In 1998 the Coastal Zone Management Authority and Institute was established to implement a five-year project to help preserve our Barrier Reef. Funded largely from the United Nations, with smaller amounts from the European Union and Belize Government, the ten million dollar programme had ambitious goals...but with pressures on the once pristine habitat building and the world class natural resource in greater need of protection than ever, the question arises: who will pay to keep the project going?
Jacqueline Woods, Reporting
With outside funding the Coastal Zone Management Authority and Institute all dried up, the Belize Government is faced with the choice of ending the institution’s valuable work or finding a formula for sustaining it. According to C.Z.M.A.I.’s Board chairman, Hugh O’Brien, government had to show its commitment.
Hugh O’Brien, Chairperson, C.Z.M.A.I. Board of Directors
“GEF has told us in no uncertain terms that they are not yet convinced that we are serious about our marine resource management programme. The reason for that is that they are not happy with the fact that the life of the institute is in some shape or form threatened and they take that as a direct indication that Belize is not committed to sustaining Coastal and Marine Resource Development.”
Earlier this month, O’Brien and Minister of Natural Resources Johnny Briceño signed an agreement that allows C.Z.M.A.I. to take over the management of Goff’s Caye. Under this agreement, the organization is permitted to implement management mechanisms involving the use of the islands’ resources and the surrounding area. It also gave C.Z.M.A.I. the authority to charge an entrance fee to the marine protected area. A total of ten U.S dollars or twenty Belize dollars will be charged to all tourists who visit the Caye. Through this new system, it is estimated that authority will earn approximately one hundred and forty-four thousand Belize dollars a month in the high season and ninety-four thousand Belize dollars during the low season, largely from cruise tourists. O’Brien says the new measure not only sends a clear message to their international interests that Belize is serious about its commitments, but the funds will be able to sustain C.Z.M.A.I. and its work. The entrance fee will come into effect on August First, but today when Coastal Zone officials met with tour operators they expressed their sentiment that while they have no conceptual problems with the charge, because a number of them operate on a contract basis, it will create serious financial problems for them over the next six months.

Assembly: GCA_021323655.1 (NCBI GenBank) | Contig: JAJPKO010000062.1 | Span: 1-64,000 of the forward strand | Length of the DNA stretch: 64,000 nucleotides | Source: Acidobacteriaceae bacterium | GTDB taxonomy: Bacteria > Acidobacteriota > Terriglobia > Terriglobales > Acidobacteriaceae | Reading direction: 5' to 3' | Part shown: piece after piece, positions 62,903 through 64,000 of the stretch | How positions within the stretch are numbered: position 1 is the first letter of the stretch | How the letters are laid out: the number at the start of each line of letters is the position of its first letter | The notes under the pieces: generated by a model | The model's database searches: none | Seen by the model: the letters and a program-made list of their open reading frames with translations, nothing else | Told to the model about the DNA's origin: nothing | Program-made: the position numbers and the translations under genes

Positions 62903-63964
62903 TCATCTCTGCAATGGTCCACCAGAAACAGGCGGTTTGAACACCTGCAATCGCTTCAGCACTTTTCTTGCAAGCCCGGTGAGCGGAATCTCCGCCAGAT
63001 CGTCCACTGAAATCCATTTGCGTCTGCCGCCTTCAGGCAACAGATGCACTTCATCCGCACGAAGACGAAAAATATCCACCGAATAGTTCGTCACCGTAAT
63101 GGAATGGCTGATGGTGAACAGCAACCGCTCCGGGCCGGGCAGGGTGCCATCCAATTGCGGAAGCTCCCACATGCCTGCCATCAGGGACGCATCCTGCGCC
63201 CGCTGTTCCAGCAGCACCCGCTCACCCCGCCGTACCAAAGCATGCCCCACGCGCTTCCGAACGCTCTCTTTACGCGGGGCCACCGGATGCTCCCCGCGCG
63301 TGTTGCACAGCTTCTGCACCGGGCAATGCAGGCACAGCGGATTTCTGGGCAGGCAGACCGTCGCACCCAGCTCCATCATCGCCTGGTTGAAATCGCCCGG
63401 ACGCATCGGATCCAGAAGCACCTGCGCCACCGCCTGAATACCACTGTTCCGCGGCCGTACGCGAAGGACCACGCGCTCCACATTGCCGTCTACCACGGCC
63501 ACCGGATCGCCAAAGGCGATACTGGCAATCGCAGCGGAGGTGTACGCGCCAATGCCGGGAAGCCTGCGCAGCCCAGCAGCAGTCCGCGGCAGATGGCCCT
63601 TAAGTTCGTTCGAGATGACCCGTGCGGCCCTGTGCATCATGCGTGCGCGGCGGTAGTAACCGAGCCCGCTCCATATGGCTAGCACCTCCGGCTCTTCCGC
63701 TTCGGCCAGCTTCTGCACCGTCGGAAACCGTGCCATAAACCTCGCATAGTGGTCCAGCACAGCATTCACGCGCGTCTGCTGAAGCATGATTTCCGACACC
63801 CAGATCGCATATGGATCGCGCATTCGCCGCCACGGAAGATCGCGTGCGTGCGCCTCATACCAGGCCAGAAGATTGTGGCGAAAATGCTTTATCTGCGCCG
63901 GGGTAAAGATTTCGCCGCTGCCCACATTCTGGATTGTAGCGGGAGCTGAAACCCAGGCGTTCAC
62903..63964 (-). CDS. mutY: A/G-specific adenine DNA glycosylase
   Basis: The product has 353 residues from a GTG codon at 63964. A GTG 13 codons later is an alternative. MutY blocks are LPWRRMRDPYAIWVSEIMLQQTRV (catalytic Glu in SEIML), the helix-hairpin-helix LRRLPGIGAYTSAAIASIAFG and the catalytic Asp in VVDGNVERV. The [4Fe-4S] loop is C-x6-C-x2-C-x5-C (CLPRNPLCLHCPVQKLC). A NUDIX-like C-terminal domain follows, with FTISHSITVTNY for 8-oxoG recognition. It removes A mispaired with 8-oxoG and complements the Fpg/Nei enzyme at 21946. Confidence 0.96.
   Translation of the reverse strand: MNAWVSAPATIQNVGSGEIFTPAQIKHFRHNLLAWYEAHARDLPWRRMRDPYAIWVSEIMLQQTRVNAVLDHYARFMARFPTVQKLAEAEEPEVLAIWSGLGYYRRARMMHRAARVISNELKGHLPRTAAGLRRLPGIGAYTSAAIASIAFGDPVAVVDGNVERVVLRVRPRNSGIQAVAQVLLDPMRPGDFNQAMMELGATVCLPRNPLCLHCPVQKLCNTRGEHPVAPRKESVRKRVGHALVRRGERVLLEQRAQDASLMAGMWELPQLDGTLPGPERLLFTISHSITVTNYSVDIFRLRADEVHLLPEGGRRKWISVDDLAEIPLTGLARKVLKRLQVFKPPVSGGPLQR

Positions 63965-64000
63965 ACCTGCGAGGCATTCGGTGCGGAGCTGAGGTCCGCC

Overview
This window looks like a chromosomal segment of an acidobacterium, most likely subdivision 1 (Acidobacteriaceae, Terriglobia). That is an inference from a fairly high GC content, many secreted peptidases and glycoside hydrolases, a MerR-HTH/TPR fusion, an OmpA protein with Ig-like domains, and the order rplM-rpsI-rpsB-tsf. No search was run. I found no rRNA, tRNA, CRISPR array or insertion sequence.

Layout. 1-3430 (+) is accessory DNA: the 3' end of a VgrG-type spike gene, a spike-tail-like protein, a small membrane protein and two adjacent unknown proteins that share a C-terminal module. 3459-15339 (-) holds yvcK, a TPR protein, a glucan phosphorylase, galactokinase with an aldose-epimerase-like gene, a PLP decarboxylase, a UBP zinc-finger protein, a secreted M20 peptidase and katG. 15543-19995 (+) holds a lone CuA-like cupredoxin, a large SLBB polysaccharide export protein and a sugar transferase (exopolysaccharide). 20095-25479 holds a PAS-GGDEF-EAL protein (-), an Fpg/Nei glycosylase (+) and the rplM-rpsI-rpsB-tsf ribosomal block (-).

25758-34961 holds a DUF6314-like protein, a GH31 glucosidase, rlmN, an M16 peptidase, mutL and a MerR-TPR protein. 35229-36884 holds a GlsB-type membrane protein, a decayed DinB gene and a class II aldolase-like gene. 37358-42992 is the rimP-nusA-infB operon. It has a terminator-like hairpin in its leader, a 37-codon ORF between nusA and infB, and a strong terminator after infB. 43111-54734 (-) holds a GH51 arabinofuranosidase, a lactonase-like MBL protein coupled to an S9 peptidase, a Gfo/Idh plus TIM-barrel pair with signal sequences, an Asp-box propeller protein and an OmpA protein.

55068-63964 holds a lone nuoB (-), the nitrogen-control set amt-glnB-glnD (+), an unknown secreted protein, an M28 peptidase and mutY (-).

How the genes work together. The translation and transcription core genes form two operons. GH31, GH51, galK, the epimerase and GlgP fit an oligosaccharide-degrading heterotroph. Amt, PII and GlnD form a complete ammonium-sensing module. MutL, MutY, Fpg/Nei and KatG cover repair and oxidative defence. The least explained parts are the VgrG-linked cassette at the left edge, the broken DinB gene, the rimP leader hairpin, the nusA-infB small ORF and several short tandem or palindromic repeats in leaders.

Terry Clancy, Operator, Jaguar Adventures Tours
“We have fixed contracts with wholesalers, travel wholesalers in the United States and Europe and some of the cruise lines. We can’t raise our prices because we have contracts with these people. From the First of August we will have to pay ten U.S dollars per person out of any profit margin which is minimal anyway and obviously that will negate that profit.”
Kelvin Ramnarace, Operator, Cruise Solutions
“An entrance fee should not be something that represents a third to one half of what you charge or what you have the ability to collect. We have our fee structure set in place, but there are a number of other operators who work from off the tourism village. You know they try to do their thing and there are smaller people that take out, smaller businesses that take out their own boats and hire guides on the spot that kind of thing, they have to bargain and barter so they are talking yet a smaller pool of money that the same ten dollars has got to come out of.”
“The decision to charge a ten U.S dollar fee has been announced since February when cabinet made that decision so it’s not like it has come as a surprise, but my understanding is that the tour operators have sold their package many cases before that date and sow we are understanding of that concern. It is catch seven situation for us. Charging a lower fee would not allow us to sustain the activities of the Institute and we would send the wrong message internationally and therefore jeopardizes Belize’s image on the international scene in terms of what is our level of commitment to support integrated Coastal Zone Management and in this specific case, to support the work of the Coastal Zone which has been funded by an international project and that they are actually watching us very closely to see what will be done about Goff’s Caye. But because we are aware of the concern I have given the commitment that in early September I will sit with the tour operators and look at the revenues that Goff’s Caye make, have a look at the expenses for managing Goff’s Caye and to support the work of the Institute and then we will make some commitments in some way shape or form give back or work out some discount or if we can reduce the fee to five dollars then and there we will do that and try to work out a mechanism and where the tour operators can recover in a sense what they would have spent during this time of the year.”
The money collected from the entrance fee will be used by C.Z.M.A.I. to ensure the sustainability of the island and its marine resources. The funds will also be used for short term projects that include temporary toilet facilities, renovation of the cabana and pier. The authority will also have a crew in place that will provide daily monitoring. Jacqueline Woods for News Five
On November First, similar entrance fees will be implemented at other marine protected areas that the Fisheries Department manages. These include Bacalar Chico National Park and Reserve, Hol Chan Marine Reserve, Caye Caulker Marine Reserve, Glovers Reef Marine Reserve, South Water Caye Marine Reserve, Gladden Spit, Port Honduras Marine Reserve and Sapodilla Caye Marine Reserve. The fees are necessary for the proper management of these areas.